Adult stem cells such as those in bone marrow are already used to treat several diseases. They are different from embryonic stem cells, which scientists believe have an even greater potential in medicine. However, the use of embryonic stem cells has met opposition on moral grounds because producing them requires the destruction of human embryos.
A Brazilian woman who suffered a brain haemorrhage that left her paralysed on one side has regained her ability to walk and talk after undergoing a stem cell transplant, hospital officials say.
Doctors injected the stem cells into the brain of Maria da Graca Pomeceno, 54, five days after a brain haemorrhage left her a hemiplegic.
The cells had been extracted from bone marrow in her pelvis.
The new therapy is being tested for the first time in Brazil.
Hans Fernando Dohmann, director of Rio's Pro-Cardiaco Hospital, says it appears to show that stem cells could help patients recover from vascular problems.
Dr Dohmann warns that a trial involving just one person does not automatically mean that the treatment will work for other patients.
"[But] I would say that we have entered a new era in treating this condition," he said.
"We are still at a stage where we are focusing on the safety of the procedure and trying to avoid potential side effects.
"The next phase will be to test the treatment's effectiveness."
The experimental treatment used by Rio's Pro-Cardiaco Hospital and the Federal University of Rio will be tested on 14 other patients.
Dr Dohmann says that by 2006, the research should be complete.
If all goes well, the treatment can be used safely in as little as five to seven years from now.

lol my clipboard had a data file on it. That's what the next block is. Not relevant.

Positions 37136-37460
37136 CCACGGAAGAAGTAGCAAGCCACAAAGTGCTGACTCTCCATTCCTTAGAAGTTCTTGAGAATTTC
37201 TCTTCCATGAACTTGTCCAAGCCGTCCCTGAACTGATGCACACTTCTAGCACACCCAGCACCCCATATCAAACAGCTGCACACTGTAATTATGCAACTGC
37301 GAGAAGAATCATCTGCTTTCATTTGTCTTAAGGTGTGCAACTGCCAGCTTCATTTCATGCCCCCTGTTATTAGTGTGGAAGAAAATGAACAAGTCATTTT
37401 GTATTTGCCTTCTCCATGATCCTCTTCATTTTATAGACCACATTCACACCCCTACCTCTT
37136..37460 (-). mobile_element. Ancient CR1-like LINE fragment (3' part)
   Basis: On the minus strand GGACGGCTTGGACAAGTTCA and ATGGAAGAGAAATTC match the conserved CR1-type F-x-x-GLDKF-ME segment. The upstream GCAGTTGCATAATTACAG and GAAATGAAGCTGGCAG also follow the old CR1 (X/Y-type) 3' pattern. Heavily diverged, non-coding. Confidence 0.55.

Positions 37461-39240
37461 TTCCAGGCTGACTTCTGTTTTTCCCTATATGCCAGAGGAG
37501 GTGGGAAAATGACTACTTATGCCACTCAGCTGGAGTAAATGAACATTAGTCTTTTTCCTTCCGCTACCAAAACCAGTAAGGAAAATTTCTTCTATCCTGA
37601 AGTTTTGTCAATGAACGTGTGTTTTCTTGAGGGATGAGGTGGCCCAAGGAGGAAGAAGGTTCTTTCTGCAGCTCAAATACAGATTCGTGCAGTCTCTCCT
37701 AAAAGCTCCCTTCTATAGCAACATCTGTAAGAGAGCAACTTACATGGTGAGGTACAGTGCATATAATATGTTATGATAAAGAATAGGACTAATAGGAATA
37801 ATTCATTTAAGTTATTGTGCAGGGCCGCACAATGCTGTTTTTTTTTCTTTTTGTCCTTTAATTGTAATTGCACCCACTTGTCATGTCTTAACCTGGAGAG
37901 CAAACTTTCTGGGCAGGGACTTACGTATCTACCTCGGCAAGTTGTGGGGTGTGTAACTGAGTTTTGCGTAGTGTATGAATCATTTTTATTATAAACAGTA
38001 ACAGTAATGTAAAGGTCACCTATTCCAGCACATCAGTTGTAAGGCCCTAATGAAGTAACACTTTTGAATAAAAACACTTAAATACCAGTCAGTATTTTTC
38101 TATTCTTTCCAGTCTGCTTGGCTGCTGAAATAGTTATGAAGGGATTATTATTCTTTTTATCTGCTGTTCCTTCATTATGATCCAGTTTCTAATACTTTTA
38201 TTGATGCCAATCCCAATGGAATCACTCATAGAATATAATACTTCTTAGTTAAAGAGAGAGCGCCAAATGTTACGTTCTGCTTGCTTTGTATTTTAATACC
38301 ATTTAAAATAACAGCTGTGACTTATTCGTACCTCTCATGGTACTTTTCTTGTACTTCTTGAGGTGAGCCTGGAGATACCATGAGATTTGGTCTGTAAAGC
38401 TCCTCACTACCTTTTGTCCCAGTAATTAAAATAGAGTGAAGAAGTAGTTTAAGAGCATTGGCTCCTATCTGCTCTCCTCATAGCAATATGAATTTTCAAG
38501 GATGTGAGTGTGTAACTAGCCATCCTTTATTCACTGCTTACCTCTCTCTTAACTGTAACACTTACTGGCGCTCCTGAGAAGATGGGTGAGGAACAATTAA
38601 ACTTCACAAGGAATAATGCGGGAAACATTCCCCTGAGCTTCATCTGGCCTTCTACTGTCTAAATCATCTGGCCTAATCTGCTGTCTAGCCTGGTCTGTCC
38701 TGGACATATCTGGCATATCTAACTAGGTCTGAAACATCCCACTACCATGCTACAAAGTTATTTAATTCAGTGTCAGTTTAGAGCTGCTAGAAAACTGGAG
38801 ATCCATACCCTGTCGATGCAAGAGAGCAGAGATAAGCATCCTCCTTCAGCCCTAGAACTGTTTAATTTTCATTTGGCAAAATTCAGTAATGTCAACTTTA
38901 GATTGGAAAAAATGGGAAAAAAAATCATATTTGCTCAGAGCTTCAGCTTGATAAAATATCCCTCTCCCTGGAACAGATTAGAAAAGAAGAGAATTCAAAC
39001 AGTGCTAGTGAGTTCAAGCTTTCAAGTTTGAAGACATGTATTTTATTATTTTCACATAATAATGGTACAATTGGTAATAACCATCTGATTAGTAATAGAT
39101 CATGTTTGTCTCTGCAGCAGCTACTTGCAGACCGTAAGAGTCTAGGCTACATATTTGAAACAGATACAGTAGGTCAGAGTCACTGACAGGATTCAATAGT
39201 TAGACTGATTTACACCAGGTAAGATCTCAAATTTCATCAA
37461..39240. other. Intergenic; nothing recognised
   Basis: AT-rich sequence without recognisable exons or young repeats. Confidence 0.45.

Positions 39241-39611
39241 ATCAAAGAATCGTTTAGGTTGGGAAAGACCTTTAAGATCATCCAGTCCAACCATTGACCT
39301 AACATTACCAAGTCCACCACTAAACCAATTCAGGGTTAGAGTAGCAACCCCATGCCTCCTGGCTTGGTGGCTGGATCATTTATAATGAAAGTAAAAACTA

Local television stations show Ms Pomeceno walking up the stairs of her house and talking.
The brain haemorrhage had made it difficult for her to understand speech and left her completely unable to talk.
Dr Dohmann says he supports the use of embryonic stem cells in research.
"Embryonic cells are much stronger than adult stem cells, but we must learn how to control these cells before implanting them in humans," he said.
He says that the bioethics legislation proposed by the Brazilian Senate is "good" for the country.
"It allows researchers to obtain the necessary knowledge, using only embryos that would be frozen and eventually destroyed," he said.
HERE'S a link to a free manuscript that tries to give a biological backgrounder for the lay person, for those not very familiar with the science of stem cells and cloning.
It's so frustrating to see valid research and work ignored and "glamorous" causes like embroyo stem cell research heralded. The god Molech doesn't like competition, I guess.
If anyone wants on or off my ProLife Ping List, please notify me here or by freepmail.
Apparently Chris Reeves backed the wrong candidate and the wrong science.
In other news, Jon Edwards has flown down to Brazil to set up a malpractice mill for patients that can't walk after being treated with adult stem cells.
Darn, another reason to slaughter babies bites the dust! [/sarcasm]
Why would he bother with the embryonic stem cells when he KNOWS they are less successful than the adult stem cells?
Disclaimer: Opinions posted on Free Republic are those of the individual posters and do not necessarily represent the opinion of Free Republic or its management. All materials posted herein are protected by copyright law and the exemption for fair use of copyrighted works.